Vendemmia: grape harvest in ItalyThe autumnal ritual of harvesting grapes, called "vendemmia" in Italian, is still a labor intensive activity. While tractors are routinely used to move the fruits from the fields, the actual picking must be done by hand. © iStockphoto/Thinkstock.

Changes like these have ensured that Italy is a more efficient wine producing country that still retains all the traditions that makes its wines so unique in the global marketplace, demonstrating that history is as important as innovation in retaining and enhancing the global identity of Italian wine.

Italian Viticulture


In the last decades, Italian wine producers – both large and small – have been tramping the fields and hills of their zones seeking out native vines, and in this way rediscovering lost pieces of their viticultural heritage. Using modern technology, winemakers are now able to fully express the potential of these grapes,
and to produce a very large array of products and flavors.
The results of their dedicated research are arriving in wine shops around the world, and offer wine lovers a luscious range of flavours and fragrances unavailable from any other country.





A great variety

Depending on the vintage, modern Italy is the world's largest or second largest wine producer around the world. But Italy is also the richest country for grape varieties: they are about 370, scattered in the territory and deeply influenced by differences in climate and landscape.

The story so far
The etruscan method

Vitis vinifera were bred in Tuscany and Umbria by Etruscans since the beginning of the first millennium BC. Etruscans fed vines on top of spontaneous vegetation and didn't prune the plants.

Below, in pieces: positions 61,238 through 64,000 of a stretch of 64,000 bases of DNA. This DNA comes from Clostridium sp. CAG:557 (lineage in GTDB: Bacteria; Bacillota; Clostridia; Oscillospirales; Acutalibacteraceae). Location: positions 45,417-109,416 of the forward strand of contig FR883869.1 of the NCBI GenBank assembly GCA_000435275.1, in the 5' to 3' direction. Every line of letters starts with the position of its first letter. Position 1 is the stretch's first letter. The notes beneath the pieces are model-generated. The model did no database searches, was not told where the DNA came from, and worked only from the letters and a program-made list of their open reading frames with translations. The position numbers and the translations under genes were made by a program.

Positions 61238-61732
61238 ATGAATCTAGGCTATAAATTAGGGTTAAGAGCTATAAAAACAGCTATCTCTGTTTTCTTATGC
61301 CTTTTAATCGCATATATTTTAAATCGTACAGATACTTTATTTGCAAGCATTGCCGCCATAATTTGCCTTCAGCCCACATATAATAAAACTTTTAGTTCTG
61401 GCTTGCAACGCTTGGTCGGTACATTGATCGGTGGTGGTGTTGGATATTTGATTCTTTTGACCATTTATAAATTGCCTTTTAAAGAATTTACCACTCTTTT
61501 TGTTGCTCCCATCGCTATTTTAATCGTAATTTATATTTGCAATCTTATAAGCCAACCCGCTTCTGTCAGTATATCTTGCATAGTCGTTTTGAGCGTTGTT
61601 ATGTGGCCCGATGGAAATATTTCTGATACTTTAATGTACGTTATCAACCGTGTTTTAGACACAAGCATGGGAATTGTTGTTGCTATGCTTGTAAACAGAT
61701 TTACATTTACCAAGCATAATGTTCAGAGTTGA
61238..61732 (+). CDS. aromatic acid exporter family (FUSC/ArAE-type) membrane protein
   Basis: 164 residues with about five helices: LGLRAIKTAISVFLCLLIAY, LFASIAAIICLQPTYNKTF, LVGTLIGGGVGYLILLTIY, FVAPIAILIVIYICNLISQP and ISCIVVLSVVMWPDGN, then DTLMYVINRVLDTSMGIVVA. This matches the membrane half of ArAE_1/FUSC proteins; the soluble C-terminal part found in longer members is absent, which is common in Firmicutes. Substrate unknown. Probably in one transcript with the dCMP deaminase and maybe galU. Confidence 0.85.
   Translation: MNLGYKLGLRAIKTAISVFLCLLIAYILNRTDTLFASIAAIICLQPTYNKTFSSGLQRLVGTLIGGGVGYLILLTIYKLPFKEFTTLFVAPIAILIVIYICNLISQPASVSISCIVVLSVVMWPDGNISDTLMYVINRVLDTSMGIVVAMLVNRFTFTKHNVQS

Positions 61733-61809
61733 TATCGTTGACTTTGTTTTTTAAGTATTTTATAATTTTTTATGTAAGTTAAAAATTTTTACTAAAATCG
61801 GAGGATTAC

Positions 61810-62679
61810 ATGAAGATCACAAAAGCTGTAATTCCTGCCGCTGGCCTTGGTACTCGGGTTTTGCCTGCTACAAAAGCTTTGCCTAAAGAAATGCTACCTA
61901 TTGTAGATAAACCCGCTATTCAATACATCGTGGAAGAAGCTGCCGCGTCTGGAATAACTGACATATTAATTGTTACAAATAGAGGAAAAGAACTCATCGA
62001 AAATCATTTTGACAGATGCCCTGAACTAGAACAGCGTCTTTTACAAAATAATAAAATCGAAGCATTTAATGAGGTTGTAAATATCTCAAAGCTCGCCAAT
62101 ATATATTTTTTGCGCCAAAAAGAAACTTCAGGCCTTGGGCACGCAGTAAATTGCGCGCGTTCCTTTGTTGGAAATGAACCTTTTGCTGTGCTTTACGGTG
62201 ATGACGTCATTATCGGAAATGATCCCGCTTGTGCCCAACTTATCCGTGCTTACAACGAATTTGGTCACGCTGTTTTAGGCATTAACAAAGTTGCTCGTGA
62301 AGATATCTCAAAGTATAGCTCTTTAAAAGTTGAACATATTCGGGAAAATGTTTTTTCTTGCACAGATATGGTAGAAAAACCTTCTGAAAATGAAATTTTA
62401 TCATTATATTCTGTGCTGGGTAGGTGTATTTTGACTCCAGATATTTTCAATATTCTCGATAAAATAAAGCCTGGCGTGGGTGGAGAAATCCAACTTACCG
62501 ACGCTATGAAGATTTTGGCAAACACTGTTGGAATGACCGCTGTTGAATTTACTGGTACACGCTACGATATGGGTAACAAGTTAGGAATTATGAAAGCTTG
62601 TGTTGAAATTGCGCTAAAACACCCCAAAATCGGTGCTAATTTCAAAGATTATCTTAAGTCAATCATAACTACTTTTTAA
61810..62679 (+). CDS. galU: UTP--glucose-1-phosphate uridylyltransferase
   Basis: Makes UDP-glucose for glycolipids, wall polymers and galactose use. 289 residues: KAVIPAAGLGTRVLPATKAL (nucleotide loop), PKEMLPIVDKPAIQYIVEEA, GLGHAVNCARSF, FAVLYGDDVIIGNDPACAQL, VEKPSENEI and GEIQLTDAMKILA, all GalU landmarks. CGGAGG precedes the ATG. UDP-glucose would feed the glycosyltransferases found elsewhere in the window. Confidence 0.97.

The greek method
and Roman heritage
Viticulture was introduced into Sicily and Calabria by the Mycenaean Greeks, and sprang around till 400BC, when Greek colonization was succeded by Romans. Grapevine cultivation spred in coastal areas, providing groups of matched vines with artificial wires. Romans inherited the greek methods and started large-scale, slave-run plantations all around the peninsula, prohibiting viticulture outside of Italy.

Modern Viticulture : The Casarsa method

The most significant improvement from the ancient age in italian viticulture is the introduction of the Casarsa method, which provides the growing of two vines on the same pole and the horizontal development of the branches.

The vines form a continuos string of vegetating branches, with a mighty growth of the foliage.


Harvest and Trimming
Grape protection and regrowth are granted, and the mechanized harvest is allowed by the simplicity of the structure